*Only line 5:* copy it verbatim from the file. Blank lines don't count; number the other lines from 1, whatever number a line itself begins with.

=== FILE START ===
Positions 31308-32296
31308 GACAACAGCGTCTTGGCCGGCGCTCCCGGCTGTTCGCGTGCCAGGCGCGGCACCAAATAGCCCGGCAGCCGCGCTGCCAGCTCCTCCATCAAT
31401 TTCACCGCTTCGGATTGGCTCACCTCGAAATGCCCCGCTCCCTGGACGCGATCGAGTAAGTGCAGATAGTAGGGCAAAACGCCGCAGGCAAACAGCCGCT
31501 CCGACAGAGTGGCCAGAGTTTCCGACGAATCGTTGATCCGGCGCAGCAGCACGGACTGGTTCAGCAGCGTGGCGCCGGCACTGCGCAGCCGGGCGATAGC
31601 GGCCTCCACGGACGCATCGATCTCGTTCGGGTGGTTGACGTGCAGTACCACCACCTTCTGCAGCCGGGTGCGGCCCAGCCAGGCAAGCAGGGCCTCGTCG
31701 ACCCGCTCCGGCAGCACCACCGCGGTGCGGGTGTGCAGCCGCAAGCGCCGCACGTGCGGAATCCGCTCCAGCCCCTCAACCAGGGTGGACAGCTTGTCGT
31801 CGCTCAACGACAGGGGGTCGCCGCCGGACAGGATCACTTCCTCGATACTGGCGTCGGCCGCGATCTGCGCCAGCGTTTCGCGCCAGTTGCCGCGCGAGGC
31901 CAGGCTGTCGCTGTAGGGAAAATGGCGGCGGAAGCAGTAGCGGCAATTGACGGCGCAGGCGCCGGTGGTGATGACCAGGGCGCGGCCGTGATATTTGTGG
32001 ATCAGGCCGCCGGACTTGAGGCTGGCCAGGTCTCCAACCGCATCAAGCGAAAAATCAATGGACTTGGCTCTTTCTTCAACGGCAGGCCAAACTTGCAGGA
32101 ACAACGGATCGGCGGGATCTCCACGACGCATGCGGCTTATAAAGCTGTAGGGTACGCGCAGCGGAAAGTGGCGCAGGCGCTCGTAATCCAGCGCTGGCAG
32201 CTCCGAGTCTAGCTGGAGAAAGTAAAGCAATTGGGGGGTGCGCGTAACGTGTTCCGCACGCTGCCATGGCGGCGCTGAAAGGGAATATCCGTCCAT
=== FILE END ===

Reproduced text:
31601 GGCCTCCACGGACGCATCGATCTCGTTCGGGTGGTTGACGTGCAGTACCACCACCTTCTGCAGCCGGGTGCGGCCCAGCCAGGCAAGCAGGGCCTCGTCG